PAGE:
It is well documented that the integrity of fluid inclusion data is paramount when developing geofluid models that elucidate the PVTx (pressure, volume, temperature, and composition) conditions of fluid trapping. As stated by Bakker [13], post-entrapment modifications reduce the reliability of fluid inclusions to determine trapping conditions in rock. Processes that may compromise the integrity of fluid inclusions are experimentally identified this study using synthetic fluid inclusions in quartz with a well-defined composition and density [13]. This study concludes that the variability of re-equilibrated properties in fluid inclusion assemblages depends on time, temperature, diffusion distance, and the size of fluid inclusions.
The hydrothermal fluid evolution of vein sets at the Pipeline Gold Mine, Nevada is investigated by Blamey et al. [14]. The authors argue that the geochemical results from fluid inclusion microthermometry and gas analysis show that the fluids from which quartz deposited were sourced from condensing magmatic volatiles and were trapped at ~300 °C and 2 kbar lithostatic pressure (~8 km). Furthermore, ore fluids (enriched in CO2 and H2S) caused decarbonation and released Fe2+ that reacted with H2S to form pyrite. Decreasing H2S destabilized gold bisulfide complexes and deposited gold. This study [14] concludes that this process can occur in a single Cretaceous event in advance of potential Tertiary mineralization.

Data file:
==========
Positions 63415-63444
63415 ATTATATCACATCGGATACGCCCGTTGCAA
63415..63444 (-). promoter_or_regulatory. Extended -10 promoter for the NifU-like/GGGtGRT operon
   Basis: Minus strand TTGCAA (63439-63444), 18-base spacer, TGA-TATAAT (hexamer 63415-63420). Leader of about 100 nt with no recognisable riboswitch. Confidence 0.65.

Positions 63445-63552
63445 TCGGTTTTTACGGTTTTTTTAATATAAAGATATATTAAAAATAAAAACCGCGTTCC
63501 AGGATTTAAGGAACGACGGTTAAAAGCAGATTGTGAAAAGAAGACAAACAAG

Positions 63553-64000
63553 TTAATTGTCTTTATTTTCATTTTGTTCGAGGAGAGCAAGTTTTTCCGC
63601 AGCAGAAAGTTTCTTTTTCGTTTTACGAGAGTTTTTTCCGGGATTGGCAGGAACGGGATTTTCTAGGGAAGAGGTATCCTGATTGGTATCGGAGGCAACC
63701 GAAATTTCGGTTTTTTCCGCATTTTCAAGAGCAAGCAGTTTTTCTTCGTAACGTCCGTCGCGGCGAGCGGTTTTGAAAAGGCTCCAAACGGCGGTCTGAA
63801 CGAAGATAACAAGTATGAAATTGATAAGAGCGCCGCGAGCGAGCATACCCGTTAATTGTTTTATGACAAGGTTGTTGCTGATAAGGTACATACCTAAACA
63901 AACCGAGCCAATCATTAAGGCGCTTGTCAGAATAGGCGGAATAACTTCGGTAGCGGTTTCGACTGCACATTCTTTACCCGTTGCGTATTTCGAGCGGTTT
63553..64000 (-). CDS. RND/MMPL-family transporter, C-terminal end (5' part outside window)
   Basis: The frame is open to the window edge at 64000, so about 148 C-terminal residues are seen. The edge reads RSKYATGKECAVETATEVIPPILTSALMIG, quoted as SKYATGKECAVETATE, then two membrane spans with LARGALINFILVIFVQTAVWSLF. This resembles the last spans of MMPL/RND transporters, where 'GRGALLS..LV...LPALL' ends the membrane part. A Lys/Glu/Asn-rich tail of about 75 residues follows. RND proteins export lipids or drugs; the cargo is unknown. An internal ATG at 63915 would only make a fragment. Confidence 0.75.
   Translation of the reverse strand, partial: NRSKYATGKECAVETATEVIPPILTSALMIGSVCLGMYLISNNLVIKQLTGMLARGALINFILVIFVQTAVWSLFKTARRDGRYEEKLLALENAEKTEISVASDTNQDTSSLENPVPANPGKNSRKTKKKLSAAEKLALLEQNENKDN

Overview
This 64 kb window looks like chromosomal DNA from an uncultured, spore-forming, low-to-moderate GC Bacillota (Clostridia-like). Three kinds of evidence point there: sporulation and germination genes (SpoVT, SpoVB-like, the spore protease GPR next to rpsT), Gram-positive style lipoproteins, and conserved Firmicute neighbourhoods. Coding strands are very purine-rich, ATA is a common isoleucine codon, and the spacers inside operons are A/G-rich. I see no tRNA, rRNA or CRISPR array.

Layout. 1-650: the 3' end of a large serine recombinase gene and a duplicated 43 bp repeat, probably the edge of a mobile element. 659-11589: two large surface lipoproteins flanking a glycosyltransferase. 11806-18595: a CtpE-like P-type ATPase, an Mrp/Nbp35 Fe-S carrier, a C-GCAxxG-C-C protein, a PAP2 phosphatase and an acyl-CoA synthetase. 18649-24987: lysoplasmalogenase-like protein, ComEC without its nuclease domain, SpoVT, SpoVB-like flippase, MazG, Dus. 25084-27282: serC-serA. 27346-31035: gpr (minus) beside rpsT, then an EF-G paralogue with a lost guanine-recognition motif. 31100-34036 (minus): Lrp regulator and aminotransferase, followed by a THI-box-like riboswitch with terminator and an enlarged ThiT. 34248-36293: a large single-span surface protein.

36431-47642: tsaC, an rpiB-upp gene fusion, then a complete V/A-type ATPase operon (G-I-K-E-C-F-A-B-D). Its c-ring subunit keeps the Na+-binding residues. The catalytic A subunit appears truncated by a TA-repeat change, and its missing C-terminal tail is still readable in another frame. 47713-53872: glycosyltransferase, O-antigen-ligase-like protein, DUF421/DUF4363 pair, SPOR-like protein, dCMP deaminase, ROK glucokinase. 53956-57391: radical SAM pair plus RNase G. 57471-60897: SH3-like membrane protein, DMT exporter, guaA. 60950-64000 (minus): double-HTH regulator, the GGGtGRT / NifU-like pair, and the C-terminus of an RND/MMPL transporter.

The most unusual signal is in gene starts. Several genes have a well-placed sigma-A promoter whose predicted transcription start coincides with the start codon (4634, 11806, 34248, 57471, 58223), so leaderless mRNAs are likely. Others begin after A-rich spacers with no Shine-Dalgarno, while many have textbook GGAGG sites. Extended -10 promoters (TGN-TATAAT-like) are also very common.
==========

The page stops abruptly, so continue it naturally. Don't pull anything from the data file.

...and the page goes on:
The petroleum charge history at Parsons Pond, Western Newfoundland is the location for this study by Conliffe et al. [15] of drill core and cuttings samples and utilises fluid inclusion petrography, microthermometry, and ultraviolet microspectroscopy of inclusion oil. The presence of multiple generations of hydrocarbon fluid, ranging in composition from ~33 API gravity petroleum to pure CH4 are recorded. The authors suggest that hydrocarbons were generated multiple times during progressive burial and heating. They [15] also note that the distribution of hydrocarbon bearing inclusions with depth suggests that deeper levels are gas-prone, with petroleum being confined to relatively shallow depths.
The final study [16] in this Special Issue of Minerals focusses on the Poona emerald deposits, Western Australia. Emerald from the deposits at Poona displays micrometre-scale chemical, optical, and cathodoluminescence zonation. The authors report that this zonation when combined with results of fluid inclusion and isotope studies, indicates early emerald precipitation from a single-phase saline fluid of approximately 12 wt % NaCl equivalent, over the temperature range of 335–525 °C and a large pressure range from 70 to 400 MPa. These large ranges in P and T reflect multiple generations of emerald precipitation, different fluid compositions, and the presence of both metamorphic and igneous fluids trapped in emerald. A protracted history of emerald precipitation at Poona is posited by Marshall et al. [16] linked to igneous and metamorphic processes at different times during regional greenschist to amphibolite facies metamorphism over the period ~2710–2660 Ma.
I hope that this Special Issue will contribute to a better awareness of the application of fluid inclusion studies in the investigation of a wide range of geological processes, and also their potential to help target future economic mineral and energy resources.


The author thanks all of those who contributed to this Special Issue. Special thanks also to the editorial and office staff of Minerals and to the referees who made this publication possible.

Conflicts of Interest

The author declares no conflicts of interest.